The Great Commandment

Bob Brannon, DPhil   -  

As an evangelical church, we talk often about the Great Commission. Many of us can quote it from memory: Go and make disciples of all nations, baptizing them in the name of the Father and of the Son and of the Holy Spirit, and teaching them to obey everything I have commanded you. Jesus’ last words are our first priority. That’s what we say, anyway. And we are pretty good at giving money to send those who “go” across cultures and oceans with the good news.

I wonder sometimes, though, if our emphasis on the Great Commission overshadows another important passage of Scripture – the Great Commandment.

To test Jesus, an expert in the law asked him, Teacher, which is the greatest commandment in the law? Jesus replied, Love the Lord your God with all your heart and with all your soul and with all your mind. This is the first and greatest commandment. And the second is like unto it: Love your neighbor as yourself. All the Law and the Prophets hand on these two commandments (Matthew 22:36-40). The Great Commandment is to love; to love God and to love our neighbors.

But who is our neighbor? That’s the question the law expert asked. Unfortunately, his query was merely an unveiled attempt to justify himself. He had no real interest in loving anyone he didn’t know.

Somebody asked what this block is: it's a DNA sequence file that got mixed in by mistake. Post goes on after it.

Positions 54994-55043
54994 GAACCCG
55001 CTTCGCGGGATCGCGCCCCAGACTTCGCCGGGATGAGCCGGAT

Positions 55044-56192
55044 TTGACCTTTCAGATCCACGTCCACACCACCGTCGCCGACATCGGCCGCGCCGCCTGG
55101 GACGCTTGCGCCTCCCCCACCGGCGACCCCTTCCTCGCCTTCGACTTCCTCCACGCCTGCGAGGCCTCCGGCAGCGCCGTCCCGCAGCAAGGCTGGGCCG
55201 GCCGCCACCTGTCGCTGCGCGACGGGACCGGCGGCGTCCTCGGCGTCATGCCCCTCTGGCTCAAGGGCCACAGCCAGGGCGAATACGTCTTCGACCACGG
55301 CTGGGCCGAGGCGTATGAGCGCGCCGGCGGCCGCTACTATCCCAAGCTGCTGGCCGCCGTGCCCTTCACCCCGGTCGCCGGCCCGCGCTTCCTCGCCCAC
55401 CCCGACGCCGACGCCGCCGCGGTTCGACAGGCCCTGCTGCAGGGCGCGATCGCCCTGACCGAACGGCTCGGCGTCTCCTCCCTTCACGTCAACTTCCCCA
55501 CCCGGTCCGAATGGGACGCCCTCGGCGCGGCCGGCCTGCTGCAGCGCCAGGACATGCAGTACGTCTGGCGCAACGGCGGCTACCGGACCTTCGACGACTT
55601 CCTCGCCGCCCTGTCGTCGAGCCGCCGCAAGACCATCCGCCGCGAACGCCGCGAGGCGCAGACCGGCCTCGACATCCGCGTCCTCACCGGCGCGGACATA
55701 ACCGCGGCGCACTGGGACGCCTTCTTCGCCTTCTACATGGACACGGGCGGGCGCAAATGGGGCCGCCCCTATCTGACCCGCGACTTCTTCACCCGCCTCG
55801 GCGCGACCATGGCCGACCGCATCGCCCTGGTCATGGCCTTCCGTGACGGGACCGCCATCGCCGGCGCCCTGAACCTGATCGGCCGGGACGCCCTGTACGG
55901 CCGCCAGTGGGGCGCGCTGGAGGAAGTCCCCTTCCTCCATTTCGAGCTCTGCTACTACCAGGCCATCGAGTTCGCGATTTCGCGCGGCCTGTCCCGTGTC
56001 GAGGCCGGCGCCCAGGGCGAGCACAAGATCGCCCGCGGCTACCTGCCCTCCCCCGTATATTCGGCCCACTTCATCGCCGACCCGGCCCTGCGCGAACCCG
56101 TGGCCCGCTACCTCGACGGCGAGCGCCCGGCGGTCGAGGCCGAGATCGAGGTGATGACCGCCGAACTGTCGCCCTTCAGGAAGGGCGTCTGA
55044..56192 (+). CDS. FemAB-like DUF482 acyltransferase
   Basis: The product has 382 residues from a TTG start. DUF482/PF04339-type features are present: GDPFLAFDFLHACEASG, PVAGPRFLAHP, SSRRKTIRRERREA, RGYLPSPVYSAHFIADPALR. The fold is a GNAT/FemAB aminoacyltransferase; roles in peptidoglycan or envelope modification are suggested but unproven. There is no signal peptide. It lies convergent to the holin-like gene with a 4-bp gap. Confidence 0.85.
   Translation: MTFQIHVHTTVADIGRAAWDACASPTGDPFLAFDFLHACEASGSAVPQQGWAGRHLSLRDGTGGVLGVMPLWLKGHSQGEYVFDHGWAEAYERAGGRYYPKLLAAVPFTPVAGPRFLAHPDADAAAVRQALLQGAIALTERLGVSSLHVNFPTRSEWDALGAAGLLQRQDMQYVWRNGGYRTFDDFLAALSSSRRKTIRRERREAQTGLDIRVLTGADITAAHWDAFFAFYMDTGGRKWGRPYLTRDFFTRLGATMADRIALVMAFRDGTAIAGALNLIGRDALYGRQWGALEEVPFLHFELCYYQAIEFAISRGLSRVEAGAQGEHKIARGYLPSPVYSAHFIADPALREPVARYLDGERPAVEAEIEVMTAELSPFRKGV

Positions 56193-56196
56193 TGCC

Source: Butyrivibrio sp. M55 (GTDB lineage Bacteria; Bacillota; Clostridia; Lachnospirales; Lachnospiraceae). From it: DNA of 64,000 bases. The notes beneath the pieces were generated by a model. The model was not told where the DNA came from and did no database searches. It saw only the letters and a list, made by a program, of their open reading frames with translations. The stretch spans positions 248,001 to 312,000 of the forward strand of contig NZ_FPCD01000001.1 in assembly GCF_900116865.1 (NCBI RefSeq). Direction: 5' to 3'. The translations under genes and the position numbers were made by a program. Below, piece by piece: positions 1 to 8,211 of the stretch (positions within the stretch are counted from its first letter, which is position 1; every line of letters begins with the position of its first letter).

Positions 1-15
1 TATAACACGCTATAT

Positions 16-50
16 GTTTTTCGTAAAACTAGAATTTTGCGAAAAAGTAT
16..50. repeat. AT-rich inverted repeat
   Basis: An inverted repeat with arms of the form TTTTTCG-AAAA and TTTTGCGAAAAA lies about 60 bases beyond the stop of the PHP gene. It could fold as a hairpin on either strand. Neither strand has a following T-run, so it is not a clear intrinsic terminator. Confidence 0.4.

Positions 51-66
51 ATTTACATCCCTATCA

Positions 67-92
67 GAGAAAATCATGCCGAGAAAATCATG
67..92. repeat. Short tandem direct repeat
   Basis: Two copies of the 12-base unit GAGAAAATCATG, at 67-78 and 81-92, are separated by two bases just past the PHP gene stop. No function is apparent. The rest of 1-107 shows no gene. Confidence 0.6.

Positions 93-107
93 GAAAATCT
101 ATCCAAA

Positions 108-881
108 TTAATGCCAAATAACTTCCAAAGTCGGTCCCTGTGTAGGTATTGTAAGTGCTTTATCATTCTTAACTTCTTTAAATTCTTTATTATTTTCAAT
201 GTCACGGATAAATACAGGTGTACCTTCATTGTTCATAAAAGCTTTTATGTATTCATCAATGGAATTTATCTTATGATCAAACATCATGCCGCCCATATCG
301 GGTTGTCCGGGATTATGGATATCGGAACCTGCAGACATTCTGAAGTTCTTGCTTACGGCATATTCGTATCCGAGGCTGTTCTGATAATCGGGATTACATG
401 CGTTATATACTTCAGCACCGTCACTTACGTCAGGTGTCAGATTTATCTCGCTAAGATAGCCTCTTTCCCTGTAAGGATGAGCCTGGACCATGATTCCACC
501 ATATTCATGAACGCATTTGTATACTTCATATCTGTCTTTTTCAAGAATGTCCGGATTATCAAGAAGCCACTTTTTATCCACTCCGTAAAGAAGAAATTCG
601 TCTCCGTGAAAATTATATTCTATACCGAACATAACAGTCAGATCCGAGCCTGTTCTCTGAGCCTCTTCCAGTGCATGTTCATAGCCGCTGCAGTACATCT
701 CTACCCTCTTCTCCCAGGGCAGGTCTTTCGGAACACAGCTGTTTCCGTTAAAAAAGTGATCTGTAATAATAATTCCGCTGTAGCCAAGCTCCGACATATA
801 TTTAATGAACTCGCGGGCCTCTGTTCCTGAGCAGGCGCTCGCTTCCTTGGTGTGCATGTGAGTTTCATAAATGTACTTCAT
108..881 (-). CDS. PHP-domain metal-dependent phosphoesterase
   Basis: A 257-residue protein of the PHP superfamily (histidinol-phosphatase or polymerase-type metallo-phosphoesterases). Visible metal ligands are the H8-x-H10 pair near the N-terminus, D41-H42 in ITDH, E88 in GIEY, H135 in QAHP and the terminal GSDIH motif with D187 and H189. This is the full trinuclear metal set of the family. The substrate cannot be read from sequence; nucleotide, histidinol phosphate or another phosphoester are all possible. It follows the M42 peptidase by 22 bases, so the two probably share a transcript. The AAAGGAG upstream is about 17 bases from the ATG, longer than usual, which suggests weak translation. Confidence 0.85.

In response, Jesus told him a pointed story about a Good Samaritan. The story follows the perilous saga of a man falling prey to bandits who beat him, robbed him, leaving him half dead along the roadside. About that time a priest happened by. Unmoved or too busy, he simply passed by without helping the bleeding victim. Then another religious man came along, a Levite. Like the Priest before him, the Levite callously walked by, refusing to stop and offer assistance. Then along came a Samaritan. But this man was different. He took pity on the poor man lying in the ditch. He picked him up, put him on his own donkey, and took care of him.

Which of these three do you think was a neighbor to the man who fell into the hands of robbers, Jesus asked the legal expert. The man who had mercy on him, he replied. Go and do likewise, Jesus told him.

Why do we find that so hard to do? It’s much easier to throw money at needy people, isn’t it? That way we can keep a safe distance and control our entanglement. But Jesus made it clear that loving our neighbor means getting involved in their lives. A true neighbor is willing to be interrupted. A true neighbor cares enough to spend time and money to help someone in need. And being a true neighbor is not an option. It is a command. Jesus called it the greatest commandment.

While we continue praying and giving to complete the Great Commission, let’s not forget to obey the Great Commandment. And remember, we love because he first loved us.

God loves everyone. Every single one of us. He loves you. Because He loves us, we are called to love as He does. That is who we are, children of a loving Father. “The Great Commission capsulizes what we do while the Great Commandment embodies who we are” (David Ferguson).